All online communication can potentially become public and journalists should take the necessary steps to improve its security. This was the main message from a recent workshop where 30 print, television and radio journalists from across the Arabic-speaking region participated in a human rights-based journalism and safety of journalists training workshop jointly organized by UNESCO Rabat Office, UNESCO Doha Office, OHCHR Doha-Centre, Doha Centre for Media Freedom, Higher Institute for Information and Communication (ISIC), and the Chorouk Center for Democracy, Information and Human Rights from 6 to 9 May 2014 in Rabat, Morocco.
Digital data protection has become a basic requirement for journalists who need to better protect sensitive information from falling into unwanted hands. This is especially relevant to investigative journalists who need to protect the identity of their sources or their raw data.
The four-day training included introduction to international human rights norms and conventions, practical writing workshops, and digital security training modules. UNESCO’s Ming-Kuok Lim was the trainer for the basic digital security and data protection training session. Other trainers were from OHCHR Doha-Centre, ISIC, Doha Centre for Media Freedom and Centre for Democracy, Media and Human Rights.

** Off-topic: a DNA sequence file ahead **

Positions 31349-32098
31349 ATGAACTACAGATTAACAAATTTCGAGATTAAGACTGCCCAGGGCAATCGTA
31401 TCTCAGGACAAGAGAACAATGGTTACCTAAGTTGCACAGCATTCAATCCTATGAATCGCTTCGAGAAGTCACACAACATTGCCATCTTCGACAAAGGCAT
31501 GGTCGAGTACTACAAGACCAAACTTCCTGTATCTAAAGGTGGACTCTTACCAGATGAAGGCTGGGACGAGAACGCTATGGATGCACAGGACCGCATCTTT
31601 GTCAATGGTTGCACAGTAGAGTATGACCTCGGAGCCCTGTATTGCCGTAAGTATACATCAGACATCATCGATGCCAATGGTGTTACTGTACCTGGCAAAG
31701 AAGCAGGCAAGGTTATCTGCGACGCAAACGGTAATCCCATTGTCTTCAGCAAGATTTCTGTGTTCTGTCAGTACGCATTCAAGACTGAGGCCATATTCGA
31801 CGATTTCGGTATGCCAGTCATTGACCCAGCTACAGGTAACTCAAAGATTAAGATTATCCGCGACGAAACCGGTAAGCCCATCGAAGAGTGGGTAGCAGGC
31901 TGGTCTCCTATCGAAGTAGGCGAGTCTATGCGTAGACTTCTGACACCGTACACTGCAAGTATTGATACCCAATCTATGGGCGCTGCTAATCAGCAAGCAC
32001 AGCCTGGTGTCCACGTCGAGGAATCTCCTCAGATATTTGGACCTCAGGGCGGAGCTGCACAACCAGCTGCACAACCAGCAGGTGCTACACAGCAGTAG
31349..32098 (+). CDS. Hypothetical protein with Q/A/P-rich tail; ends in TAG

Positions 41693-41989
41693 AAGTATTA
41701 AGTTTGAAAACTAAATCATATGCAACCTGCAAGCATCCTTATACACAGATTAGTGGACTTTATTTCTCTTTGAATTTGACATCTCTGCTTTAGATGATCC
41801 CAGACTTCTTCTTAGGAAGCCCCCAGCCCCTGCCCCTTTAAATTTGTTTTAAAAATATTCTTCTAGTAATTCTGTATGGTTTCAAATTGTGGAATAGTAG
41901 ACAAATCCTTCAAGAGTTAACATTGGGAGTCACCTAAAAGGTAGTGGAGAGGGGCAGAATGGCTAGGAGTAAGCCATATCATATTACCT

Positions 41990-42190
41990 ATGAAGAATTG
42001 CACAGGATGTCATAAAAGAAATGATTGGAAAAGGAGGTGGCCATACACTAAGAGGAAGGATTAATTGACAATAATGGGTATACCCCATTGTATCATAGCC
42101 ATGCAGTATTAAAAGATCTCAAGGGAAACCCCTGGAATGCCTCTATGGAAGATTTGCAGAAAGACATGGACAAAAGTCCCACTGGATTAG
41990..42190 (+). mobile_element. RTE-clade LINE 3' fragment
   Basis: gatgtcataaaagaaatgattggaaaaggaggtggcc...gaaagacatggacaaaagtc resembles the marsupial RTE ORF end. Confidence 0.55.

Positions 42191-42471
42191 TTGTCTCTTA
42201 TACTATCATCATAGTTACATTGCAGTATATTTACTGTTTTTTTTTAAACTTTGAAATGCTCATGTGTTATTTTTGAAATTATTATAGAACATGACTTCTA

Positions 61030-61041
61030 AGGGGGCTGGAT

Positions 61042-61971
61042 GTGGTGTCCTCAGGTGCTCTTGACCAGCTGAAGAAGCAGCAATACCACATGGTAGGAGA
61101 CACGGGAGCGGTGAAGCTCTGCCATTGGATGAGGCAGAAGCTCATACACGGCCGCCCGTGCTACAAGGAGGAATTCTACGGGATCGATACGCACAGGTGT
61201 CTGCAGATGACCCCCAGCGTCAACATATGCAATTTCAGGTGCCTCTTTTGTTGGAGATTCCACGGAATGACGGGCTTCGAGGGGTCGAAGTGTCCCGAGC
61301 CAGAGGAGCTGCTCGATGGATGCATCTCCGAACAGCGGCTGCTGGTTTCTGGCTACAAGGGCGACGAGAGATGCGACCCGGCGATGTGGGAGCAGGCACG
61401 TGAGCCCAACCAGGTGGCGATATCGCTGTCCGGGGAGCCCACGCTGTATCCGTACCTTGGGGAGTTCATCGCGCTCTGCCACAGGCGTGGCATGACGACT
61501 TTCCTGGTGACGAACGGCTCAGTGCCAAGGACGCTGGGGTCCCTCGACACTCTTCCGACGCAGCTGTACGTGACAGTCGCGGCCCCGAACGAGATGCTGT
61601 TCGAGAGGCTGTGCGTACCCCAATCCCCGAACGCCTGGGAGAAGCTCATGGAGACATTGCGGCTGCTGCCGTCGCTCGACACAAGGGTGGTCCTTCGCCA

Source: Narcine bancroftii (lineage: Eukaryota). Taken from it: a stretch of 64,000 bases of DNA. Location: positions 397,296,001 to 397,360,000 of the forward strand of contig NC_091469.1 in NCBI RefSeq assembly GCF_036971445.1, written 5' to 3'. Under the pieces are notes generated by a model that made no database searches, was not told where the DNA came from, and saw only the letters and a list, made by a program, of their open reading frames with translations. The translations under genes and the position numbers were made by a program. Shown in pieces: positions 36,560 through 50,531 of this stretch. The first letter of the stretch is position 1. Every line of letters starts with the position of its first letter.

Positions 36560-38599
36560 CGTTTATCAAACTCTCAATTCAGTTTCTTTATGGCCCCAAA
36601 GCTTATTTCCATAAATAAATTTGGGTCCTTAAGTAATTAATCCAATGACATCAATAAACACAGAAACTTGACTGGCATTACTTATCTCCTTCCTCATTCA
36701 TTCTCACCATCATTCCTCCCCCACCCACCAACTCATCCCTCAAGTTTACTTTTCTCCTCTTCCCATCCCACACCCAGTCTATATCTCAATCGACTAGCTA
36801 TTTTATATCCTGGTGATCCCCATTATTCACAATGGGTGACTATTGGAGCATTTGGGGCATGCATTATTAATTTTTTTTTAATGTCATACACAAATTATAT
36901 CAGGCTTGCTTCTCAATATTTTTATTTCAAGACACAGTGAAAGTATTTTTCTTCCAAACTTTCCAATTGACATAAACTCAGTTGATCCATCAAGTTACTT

An informal interaction with the participants at the beginning of the session revealed that only two out of 30 participants had taken some kind of safety training in the past, while none have heard of or used readily available digital data protection tools such as VPN, TOR, and data encryption software.
“The lack of digital security skills of the participants today generally mirrors that of other journalists, according to surveys conducted in other regions,” said Lim. “More and more journalists realize the importance of digital security training but many do not have the opportunity to participate in such trainings,” he continued. Many remain apprehensive about new digital security tools and have the impression that they are “too technical or difficult to learn”.
However, simple-to-use, free and open-source digital protection software can greatly increase the security of digital communication and protect valuable data from being illegally accessed at virtually no-cost to the users.
The practical aspects of the training is grounded in international standards on safety of journalists including the UN Plan of Action on the Safety of Journalists and the Issue of Impunity spearheaded by UNESCO, the UN General Assembly Resolution A/RES/68/163 and the Human Rights Council Resolution A/HRC/21/12. These international standards all underline the importance of ensuring the safety of journalists working in both online and offline context.